More on “The Scissor Effect”

This is a visual concept that I started teaching after close observation of top players. I began speaking on the scissors effect in an around1980. My students liked it, and I began speaking about it in seminars. I’ve written about this concept in a previous blog post.

The scissor visual is seen from behind the player “directly down the target-line.” The first player that caught my eye with the scissor effect was my old friend Jim Simons. He had just won the PGA Tour event in Hartford, CT. I watched the video of his tee shot off the 72nd hole. It was a perfect drive, dead center, and it ensured his win.

The more I watched that swing over and over again, the more I saw a clear image. It was a vivid picture of scissors opening. One blade of the scissors opens to the left. The golf club and the shaft went left while the ball blistered straight down the fairway like an arrow on the blade of the scissors that remained on the line. The more I watched and replayed that swing, the clearer it became.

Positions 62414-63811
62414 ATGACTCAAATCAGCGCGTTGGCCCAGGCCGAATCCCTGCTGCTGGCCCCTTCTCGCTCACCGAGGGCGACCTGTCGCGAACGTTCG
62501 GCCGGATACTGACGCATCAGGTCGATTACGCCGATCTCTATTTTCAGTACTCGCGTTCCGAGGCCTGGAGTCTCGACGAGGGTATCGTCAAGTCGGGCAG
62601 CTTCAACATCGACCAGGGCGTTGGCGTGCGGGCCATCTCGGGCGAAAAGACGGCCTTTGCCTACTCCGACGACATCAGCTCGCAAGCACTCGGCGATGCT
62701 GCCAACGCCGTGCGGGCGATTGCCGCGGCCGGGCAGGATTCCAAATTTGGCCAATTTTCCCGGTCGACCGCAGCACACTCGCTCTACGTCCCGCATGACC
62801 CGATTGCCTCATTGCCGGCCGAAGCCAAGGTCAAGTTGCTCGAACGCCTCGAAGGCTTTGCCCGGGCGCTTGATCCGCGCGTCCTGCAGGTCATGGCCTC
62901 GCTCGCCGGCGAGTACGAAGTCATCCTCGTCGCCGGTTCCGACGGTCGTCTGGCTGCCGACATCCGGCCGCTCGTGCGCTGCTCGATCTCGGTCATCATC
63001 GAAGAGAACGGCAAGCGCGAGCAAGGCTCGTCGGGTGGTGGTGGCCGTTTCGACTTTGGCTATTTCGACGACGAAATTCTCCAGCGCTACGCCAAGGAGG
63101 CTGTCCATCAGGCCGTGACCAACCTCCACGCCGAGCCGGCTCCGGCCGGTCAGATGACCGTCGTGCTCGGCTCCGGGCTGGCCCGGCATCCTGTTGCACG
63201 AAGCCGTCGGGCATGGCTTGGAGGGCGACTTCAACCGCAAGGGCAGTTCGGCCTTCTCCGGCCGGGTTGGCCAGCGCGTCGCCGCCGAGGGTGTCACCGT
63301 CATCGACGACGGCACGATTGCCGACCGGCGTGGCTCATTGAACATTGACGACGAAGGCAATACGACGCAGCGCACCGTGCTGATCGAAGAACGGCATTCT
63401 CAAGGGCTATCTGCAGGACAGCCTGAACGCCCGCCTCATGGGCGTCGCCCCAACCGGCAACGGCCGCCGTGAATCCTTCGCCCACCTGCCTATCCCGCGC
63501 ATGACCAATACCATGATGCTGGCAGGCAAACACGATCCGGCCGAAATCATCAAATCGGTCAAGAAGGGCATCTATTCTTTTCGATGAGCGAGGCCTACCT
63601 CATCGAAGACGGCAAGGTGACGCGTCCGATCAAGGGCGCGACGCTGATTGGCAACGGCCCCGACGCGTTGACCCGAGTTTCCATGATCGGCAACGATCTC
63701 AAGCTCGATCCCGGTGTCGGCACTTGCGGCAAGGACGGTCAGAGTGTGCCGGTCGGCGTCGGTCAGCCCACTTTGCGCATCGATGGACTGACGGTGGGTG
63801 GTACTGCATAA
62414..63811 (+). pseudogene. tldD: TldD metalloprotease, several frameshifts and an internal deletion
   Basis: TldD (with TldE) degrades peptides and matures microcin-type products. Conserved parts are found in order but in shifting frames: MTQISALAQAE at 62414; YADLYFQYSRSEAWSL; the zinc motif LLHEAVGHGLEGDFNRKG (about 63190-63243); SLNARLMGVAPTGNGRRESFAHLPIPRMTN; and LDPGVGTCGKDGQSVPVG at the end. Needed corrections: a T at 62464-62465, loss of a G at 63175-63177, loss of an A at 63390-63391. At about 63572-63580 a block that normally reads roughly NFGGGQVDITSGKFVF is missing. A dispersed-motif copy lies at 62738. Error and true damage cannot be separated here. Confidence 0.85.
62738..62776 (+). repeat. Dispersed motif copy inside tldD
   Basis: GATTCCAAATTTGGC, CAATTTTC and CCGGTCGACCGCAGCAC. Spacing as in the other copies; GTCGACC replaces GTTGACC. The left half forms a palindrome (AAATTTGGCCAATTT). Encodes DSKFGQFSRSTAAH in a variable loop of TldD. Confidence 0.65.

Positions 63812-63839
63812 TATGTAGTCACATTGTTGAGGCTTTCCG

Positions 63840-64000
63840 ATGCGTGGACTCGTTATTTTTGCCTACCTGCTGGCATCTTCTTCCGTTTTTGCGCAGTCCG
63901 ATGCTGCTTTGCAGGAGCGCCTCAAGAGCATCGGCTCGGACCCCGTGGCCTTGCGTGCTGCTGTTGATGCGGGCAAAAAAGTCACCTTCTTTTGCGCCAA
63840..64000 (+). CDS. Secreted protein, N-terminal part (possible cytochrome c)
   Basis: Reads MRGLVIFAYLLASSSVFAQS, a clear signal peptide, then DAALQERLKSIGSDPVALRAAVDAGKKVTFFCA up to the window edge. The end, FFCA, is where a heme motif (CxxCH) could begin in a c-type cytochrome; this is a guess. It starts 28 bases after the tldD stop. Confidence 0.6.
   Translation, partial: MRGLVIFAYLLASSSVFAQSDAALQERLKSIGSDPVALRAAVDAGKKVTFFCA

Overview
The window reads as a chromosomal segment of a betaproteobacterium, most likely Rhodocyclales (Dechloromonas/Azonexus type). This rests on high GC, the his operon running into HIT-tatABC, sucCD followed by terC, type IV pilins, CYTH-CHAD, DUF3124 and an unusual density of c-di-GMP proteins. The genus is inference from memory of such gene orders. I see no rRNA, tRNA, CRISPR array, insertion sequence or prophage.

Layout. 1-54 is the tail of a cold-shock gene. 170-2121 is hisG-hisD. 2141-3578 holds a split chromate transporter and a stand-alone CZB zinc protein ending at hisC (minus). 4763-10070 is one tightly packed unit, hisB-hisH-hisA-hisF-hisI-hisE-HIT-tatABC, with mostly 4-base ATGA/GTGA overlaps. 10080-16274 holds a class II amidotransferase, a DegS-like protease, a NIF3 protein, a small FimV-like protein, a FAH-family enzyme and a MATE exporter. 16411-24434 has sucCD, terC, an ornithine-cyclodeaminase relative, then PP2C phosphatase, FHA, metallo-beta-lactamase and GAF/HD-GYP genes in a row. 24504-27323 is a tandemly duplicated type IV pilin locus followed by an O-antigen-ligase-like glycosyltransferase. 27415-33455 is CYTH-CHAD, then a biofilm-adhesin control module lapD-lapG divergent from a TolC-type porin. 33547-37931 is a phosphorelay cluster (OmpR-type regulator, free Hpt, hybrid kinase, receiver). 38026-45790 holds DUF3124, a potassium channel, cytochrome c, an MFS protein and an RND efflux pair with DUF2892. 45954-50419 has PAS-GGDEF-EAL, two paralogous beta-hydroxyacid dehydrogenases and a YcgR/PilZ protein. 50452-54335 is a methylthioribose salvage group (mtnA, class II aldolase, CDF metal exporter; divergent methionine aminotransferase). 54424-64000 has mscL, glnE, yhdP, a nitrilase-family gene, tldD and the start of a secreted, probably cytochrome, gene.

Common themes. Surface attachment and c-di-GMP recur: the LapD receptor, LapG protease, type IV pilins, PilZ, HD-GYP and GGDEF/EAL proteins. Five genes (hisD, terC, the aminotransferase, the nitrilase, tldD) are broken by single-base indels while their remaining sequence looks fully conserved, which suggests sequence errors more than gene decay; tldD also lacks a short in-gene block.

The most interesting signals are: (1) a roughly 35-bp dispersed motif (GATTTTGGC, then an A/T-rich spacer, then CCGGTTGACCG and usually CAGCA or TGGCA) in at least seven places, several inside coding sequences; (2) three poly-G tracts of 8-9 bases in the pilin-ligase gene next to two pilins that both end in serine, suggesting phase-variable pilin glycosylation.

Jim Simons and I played tons of golf together at the University of Houston, and when we were playing in amateur golf, and when he was on the tour. But that swing at Hartford fired off my deep impression of how a golf ball is hit hard and straight. It is clear that the club shaft travels up and down the inclined plane. Post impact action clearly indicates that the shaft travels back up the inclined plane. The scissors image helps puts things into perspective. The picture tells the golfer what to do, or at least what should happen. It’s how I wrote and produced “The Powerline” articles and DVD. It was also deep in my mind when I wrote the cover piece “Swing Left to Swing Right” late in 1989.

One other thing I feel you can learn from the scissors image is linear dissociation. In golf terms, the correct action is that the arms stay with the turn. If the arms swing away from the body in an effort to “swing down the target line,” you’re not using “the scissors.” You’re also not swinging efficiently. That’s linear dissociation.  Something I learned from David Lee.

The concept of a “plane.” It can be very simple or it can be very difficult. It depends on what plane you look at and if you also include backswing plane. The scissors are all about impact and post impact swing plane.

 

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More on “The Scissor Effect”

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